So, should parties be earlier?

Back to the late night parties. So why are parties late in the first place? I’m certainly not the only one with this sleep pattern. Let’s say, looking at the graph, roughly 25% loves late nights (owls), 25% hates them (larks) and 50% doesn’t really care (everybody else). So 75% doesn’t mind the late hours.

Economic reasons

First there are some impersonal, rational reasons. By starting late, everybody has time to get home after work (without taking half a day off). Take the time to go out for diner. Get together with some friends and have a drink to start the evening. So restaurants and pubs can also serve the same people who go the a party later that night.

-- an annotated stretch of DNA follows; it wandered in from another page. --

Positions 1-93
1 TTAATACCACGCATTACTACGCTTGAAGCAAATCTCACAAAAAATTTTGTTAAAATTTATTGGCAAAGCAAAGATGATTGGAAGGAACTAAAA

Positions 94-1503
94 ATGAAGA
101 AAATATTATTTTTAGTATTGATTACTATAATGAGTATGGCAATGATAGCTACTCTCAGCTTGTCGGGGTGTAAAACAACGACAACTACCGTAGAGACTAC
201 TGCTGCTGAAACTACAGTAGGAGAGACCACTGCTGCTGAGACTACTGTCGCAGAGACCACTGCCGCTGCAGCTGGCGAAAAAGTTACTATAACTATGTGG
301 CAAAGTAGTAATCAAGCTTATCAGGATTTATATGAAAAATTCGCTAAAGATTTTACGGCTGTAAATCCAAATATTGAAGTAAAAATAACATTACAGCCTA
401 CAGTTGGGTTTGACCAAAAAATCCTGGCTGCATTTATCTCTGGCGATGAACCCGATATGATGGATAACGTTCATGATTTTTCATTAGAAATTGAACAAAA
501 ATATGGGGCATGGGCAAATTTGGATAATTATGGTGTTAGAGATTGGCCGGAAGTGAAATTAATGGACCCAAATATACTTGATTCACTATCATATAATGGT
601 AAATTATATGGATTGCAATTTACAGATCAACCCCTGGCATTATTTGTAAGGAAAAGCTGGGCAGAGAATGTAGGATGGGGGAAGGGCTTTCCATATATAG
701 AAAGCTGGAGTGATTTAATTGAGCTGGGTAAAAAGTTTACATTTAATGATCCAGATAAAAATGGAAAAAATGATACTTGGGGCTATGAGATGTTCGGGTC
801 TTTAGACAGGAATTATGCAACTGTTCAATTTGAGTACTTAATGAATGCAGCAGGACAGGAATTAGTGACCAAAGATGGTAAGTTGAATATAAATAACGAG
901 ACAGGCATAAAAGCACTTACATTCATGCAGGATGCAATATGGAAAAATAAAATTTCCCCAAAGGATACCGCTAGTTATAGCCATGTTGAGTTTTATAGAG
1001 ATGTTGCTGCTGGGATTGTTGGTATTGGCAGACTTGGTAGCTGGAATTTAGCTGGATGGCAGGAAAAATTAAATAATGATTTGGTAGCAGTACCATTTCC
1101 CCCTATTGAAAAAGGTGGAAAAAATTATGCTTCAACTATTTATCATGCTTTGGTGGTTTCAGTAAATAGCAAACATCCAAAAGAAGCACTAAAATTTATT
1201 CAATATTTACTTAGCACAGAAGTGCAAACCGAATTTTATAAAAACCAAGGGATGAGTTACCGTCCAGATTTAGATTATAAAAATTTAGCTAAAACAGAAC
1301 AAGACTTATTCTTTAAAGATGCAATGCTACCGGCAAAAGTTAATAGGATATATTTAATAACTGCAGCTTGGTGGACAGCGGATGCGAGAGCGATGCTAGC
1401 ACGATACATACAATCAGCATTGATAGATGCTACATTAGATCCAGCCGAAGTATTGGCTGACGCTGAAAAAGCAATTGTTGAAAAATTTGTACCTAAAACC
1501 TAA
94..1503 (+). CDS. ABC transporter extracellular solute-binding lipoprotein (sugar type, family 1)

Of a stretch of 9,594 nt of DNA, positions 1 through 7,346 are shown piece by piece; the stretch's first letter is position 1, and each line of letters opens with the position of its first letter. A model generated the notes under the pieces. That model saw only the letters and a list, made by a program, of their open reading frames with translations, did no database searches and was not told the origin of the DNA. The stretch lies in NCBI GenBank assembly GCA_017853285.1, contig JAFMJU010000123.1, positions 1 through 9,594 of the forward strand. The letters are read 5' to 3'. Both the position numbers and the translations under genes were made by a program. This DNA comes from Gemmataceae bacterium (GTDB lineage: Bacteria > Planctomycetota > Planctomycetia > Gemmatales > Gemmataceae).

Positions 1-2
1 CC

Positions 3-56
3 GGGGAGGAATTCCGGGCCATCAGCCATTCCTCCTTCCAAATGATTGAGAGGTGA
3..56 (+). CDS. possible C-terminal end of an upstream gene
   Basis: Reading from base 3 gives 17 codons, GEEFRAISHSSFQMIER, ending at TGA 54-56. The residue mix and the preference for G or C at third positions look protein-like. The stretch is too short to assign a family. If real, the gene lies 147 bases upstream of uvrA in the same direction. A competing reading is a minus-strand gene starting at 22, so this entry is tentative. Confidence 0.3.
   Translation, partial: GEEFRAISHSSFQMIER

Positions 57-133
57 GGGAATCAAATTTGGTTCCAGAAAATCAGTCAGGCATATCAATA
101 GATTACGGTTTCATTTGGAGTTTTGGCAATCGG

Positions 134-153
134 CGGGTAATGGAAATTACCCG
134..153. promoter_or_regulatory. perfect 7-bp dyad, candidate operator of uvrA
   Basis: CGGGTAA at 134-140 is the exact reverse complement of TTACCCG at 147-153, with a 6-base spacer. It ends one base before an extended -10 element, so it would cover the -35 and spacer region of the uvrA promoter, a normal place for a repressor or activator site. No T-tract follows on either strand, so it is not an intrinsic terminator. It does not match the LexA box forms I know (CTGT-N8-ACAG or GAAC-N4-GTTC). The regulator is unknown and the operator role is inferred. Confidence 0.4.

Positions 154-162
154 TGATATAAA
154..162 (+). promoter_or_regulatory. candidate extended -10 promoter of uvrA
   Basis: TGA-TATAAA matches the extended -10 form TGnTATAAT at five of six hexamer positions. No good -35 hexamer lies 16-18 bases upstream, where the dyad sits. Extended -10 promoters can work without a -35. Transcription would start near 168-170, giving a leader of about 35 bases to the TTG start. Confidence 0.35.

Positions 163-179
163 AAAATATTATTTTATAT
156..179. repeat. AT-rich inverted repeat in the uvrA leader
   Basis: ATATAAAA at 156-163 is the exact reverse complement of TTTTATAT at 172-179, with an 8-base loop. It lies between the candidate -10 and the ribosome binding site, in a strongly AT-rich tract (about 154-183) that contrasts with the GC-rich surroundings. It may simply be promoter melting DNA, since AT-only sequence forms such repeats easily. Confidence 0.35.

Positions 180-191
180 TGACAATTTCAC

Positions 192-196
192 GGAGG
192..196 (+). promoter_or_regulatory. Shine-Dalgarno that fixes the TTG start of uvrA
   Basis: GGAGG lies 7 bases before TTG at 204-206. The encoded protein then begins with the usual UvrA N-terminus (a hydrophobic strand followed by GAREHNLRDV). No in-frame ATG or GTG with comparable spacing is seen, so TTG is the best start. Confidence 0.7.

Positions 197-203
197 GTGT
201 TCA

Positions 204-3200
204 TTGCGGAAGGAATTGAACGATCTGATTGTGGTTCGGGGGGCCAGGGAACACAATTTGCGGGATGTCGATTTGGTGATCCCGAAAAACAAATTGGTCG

Sounds reasonable right? But most people attending late night parties are broke youngsters. They don’t eat out and drinking in a pub or bar is expensive. So there must be something else.

Social reasons

Knowing from my days as a party boy (oh god, now I have Jackass on my mind) we tended to get together with the group at somebody’s house and have some drinks there. The host bought a case of beer and later some wine for the ladies and we just sat there, talking, laughing, just having a good time.

Especially after all of us moved to different places, these evenings gave us a chance to catch up. Ever tried to have a conversation in a club…? So, by getting together before the party, there is time to socialize.